Author Topic: The Power Mac G4 Desktop family in brief.  (Read 2026 times)

Offline MacTron

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The Power Mac G4 Desktop family in brief.
« on: December 05, 2015, 06:42:39 AM »
From August 31, 1999 to June 9, 2004 the Power Mac G4 was the king not only in the Apple models line but in the whole personal computer scene. During this almost 5 years of reign the software take a lot of optimizations for the G4, whereas this CPUs suffered some inner evolution, and a Mhz speed increase.
Here I will try to show in brief some differences in the G4 desktop line and in the - very important and less known - evolution on this machines in the motherboard side.

The HD 48-bit support means that the ATA port is capable of using hard drives size over 128GB natively.
The 24v display means that the motherboard and the power source supply 24 volts to feed a monitor, usually an Apple Cinema Display.

Even the AGP Graphics (Yikes), AGP Graphics (Sawtooth and Gigabit Ethernet) and Digital Audio have the same case, the differences between them can be observed in the rear side:


Unless you already have it, don't buy the Yikes G4, because it's a G4 in a G3 motherboard.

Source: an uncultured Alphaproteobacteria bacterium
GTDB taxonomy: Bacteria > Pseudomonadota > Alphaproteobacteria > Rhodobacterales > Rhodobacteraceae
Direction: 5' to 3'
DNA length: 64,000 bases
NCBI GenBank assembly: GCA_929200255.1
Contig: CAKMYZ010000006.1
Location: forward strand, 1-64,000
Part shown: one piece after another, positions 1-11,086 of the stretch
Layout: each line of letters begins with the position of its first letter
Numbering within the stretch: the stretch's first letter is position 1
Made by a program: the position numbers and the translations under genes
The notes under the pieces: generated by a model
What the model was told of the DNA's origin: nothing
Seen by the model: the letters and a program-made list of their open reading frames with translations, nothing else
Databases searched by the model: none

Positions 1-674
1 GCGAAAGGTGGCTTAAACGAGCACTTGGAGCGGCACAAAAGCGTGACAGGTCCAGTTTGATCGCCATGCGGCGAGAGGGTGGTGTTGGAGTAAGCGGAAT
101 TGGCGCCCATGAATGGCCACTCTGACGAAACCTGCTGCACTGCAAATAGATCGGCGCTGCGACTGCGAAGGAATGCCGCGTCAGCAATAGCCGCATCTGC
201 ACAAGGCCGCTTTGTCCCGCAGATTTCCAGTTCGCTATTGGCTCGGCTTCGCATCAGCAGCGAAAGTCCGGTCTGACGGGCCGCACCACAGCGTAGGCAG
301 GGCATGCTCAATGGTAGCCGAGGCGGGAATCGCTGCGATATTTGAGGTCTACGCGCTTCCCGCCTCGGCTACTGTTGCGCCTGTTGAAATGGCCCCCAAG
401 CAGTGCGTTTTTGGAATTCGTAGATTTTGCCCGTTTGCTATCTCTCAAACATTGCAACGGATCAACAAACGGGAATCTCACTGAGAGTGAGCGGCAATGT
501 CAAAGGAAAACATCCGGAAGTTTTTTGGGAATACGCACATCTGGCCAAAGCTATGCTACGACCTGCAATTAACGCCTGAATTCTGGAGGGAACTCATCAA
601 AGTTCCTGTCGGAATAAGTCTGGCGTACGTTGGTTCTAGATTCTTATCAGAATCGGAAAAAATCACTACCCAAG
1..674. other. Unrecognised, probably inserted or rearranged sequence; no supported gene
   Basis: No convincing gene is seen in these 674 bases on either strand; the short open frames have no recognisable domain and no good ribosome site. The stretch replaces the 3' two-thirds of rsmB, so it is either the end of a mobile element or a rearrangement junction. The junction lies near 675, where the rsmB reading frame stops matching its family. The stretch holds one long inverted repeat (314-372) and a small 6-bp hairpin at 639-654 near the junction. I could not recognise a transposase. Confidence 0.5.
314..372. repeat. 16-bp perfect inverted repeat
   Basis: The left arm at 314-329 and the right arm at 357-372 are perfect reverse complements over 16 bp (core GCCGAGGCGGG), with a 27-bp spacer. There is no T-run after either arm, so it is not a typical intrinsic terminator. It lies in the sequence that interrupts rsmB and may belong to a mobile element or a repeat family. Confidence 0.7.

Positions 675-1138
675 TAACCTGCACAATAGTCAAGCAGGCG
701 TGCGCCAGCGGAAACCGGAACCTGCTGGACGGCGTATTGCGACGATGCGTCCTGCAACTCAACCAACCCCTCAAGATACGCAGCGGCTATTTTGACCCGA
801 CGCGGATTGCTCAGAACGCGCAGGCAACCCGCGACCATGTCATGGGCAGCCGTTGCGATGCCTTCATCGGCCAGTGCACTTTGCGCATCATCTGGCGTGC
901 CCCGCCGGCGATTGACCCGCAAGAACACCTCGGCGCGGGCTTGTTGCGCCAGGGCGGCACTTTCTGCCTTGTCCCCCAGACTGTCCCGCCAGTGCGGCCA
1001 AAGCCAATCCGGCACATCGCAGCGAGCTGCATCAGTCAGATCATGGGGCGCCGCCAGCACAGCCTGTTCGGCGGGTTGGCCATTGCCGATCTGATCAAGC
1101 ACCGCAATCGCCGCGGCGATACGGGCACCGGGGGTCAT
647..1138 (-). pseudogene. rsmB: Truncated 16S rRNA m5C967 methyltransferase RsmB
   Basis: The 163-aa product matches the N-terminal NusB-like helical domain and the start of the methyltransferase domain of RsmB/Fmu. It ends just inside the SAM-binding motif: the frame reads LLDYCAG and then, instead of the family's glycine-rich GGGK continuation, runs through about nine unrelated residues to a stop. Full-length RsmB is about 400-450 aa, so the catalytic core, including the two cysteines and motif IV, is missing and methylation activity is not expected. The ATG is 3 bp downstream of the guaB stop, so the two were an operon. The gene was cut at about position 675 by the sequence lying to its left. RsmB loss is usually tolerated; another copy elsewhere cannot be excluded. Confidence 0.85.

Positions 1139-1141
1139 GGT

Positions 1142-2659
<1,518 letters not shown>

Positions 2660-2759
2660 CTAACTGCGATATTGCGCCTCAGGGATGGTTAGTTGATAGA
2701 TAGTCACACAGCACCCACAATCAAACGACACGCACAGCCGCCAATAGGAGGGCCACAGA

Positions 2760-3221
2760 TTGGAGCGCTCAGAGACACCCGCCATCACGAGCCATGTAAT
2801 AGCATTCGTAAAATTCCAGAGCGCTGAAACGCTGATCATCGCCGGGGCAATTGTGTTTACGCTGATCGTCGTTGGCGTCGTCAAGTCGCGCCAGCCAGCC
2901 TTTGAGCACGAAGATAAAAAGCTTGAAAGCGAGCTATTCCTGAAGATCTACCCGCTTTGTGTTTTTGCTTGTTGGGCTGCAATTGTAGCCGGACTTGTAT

The Sawtooth it's the G4 easiest to maintain because it can use a lot of PC pieces, with few modifications ( power source, video card ... )


In the upper picture we can see a diagram of the main motherboard layout.

In the Yikes a lot of devices share the same PCI bus, ( including the graphics card) dramatically reducing the performance of the whole system.

In the Sawtooth the Firewire, Ethernet and Graphic Port (now AGP) are directly derived from the UniNorth, increasing the overall system performance whereas the PCI only have to support the ATA bus (now ATA 66) , letting free more PCI bandwidth for user installed cards.

The G4 Gigabit Ethernet is identical to a Sawtooth but with some improvements on the UniNorth that - as its name implies - allow the ethernet to work at Gigabit speed.


The QuickSilver and the Digital Audio have the same motherboard, with some improvements respect to previous models. Mainly system bus is raised to 133 Mhz and the AGP is now 4X. The late QuickSilver models include native support for large HDs.
In both systems the system bus can be overclocked to 150 Mhz.

The G4 MDD is the powerful of the family -the 166 Mhz system bus models-.
A very improved and different UniNort is used, that's why CPU modules for this machine are incompatible with CPU modules from previous G4s.
The system bus protocol is better and faster (166 Mhz), the RAM bus is now DDR, the ATA bus is now directly supported by the UniNorth ( 66 Mhz inner PCI BUS) and upgraded to ATA 100. Letting free a lot of bandwidth from the PCI BUS for user installed cards.
And even though the G4 CPU doesn't support DDR, the DDR extra bandwidth allow greatly benefits all Direct Memory Access (DMA) processes, noticeably the AGP graphic card memory mappings.

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